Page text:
There has been much talk of corporate greed and sweatshops, many editorials have been written protesting the criminal indifference of factory owners. Locally and globally, every year thousands of pages are written analyzing the sweatshop economy and the feminization of the global labor force. Perhaps, it’s time to analyze our deadly indifference. On international women?s day, a true tribute to Rahima, Shantana, Momtaz and many other sisters whose names will soon be lost in the statistical crowd, can be offered by resisting our own collective amnesia.
Saydia Gulrukh is a PhD student at the University of North Carolina – Chapel Hill, USA
and a faculty member of Pathshala, The South Asian Media Academy
Published in New Age, 8 March 2010
Intro to film: In Search of the Shade of the Banyan Tree ? Shahidul Alam/DrikAV
They all have numbers. Jeans tucked into their high-ankled sneakers. They strut through the airport lounge, moving en masse. We work our way up the corridors leading to the airplane, but many stop just before boarding. The cocky gait has gone. The sad faces look out longingly at the small figures silhouetted on the rooftops. They wave and they wave and they wave. The stewardess has seen it all before and rounds them up, herding them into the aircraft. One by one they disengage themselves, probably realizing for the first time just what they are leaving behind.
Inside the aircraft it is different. They look around at the metallic finish of the interior, try on the headphones and drink lemonade. They have seats together and whisper to each other about each new thing they see. Abdul Malek, sitting opposite me, is in his early twenties. He is from a small village not far from Goalondo. This is his second attempt. He was conned the first time round. This time his family has sold their remaining land as well as the small shop that they part-own. This time, he says, he is going to make it.
As in the case of the others, his had been no ordinary farewell. They had all come from the village to see him off. Last night, as they slept outside the exclusive passenger lounge, they had prayed together. Abdul Malek has few illusions. He realizes that on $110 a month, for 18 months, there is no way he can save enough to replace the money that his family has invested.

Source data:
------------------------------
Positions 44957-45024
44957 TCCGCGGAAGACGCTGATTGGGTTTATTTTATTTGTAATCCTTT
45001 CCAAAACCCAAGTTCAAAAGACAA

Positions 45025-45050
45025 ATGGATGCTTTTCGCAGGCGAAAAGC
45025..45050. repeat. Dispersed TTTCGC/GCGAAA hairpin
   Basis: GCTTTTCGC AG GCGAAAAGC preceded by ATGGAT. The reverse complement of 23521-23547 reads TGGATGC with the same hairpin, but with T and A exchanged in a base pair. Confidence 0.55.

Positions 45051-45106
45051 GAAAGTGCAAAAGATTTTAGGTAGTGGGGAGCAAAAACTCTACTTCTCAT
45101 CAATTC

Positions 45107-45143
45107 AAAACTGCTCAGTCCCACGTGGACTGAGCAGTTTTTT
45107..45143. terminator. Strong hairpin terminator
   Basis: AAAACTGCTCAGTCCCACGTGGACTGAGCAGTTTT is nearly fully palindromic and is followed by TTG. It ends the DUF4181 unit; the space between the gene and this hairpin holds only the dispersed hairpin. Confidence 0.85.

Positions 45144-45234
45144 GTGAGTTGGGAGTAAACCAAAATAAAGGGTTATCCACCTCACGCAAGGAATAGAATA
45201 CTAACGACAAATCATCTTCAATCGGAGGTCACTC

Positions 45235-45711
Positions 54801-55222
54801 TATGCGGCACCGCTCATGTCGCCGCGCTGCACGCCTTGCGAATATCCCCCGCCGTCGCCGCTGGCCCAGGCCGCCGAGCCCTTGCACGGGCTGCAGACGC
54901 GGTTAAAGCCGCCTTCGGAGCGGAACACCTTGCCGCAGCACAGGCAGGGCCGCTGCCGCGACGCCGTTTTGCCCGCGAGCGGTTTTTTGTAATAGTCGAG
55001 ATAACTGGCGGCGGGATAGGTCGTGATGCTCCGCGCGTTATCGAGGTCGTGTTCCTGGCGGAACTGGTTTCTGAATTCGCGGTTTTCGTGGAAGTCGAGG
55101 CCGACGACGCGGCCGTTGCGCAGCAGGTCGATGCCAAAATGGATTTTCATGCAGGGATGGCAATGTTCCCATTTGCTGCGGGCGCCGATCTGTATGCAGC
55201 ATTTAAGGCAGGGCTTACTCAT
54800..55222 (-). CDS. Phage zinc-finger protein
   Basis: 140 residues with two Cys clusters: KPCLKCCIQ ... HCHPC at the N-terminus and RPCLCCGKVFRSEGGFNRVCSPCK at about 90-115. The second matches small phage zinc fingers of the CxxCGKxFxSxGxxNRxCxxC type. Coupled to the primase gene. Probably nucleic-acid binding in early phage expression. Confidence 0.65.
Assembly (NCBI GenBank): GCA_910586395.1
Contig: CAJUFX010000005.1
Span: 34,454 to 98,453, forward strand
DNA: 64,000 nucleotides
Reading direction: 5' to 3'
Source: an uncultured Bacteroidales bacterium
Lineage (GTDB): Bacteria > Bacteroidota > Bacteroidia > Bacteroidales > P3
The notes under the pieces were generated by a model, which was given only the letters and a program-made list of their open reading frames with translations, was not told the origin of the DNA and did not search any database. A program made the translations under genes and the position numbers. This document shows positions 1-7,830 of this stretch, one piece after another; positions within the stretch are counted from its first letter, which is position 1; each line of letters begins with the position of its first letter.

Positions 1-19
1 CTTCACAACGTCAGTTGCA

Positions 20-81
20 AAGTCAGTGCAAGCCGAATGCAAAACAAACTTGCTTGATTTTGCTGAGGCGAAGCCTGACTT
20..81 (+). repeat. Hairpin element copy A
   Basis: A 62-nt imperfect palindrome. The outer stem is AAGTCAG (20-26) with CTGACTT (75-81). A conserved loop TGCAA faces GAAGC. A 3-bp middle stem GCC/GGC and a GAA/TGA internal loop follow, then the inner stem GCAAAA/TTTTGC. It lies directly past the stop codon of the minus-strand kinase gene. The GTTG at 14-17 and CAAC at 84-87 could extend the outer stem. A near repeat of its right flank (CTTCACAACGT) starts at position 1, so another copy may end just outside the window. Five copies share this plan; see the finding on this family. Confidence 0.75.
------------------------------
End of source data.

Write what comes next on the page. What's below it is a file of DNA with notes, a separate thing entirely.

But he sees it differently. No-one from his village has ever been abroad. His sisters would get married. His mother would have her roof repaired, and he would be able to find work for others from the village. This trip is not for him alone. His whole family, even his whole village, are going to change their destiny.
That single hope, to change one’s destiny, is what ties all migrants together ? whether they be the Bangladeshis who work in the forests of Malaysia, those like Abdul Malek, who work as unskilled labour in the Middle East, or those that go to the promised lands of the US. Not all of them are poor. Many are skilled and well educated. Still, the possibility of changing one’s destiny is the single driving force that pushes people into precarious journeys all across the globe. They see it not merely as a means for economic freedom, but also as a means for social mobility.
In the 25 years since independence the middle class in Bangladesh has prospered, and many of its members have climbed the social ladder. But except for a very few rags-to-riches stories, the poor have been well and truly entrenched in poverty. They see little hope of ever being able to claw their way out of it, except perhaps through the promise of distant lands.
So it is that hundreds of workers mill around the Kuwait Embassy in Gulshan, the posh part of Dhaka where the wealthy Bangladeshis and the foreigners live. Kuwait has begun recruiting again after the hiatus caused by the Gulf War, and for the many Bangladeshis who left during the War, and those who have been waiting in the wings, the arduous struggle is beginning. False passports, employment agents, attempts to bribe immigration officials, the long uncertain wait.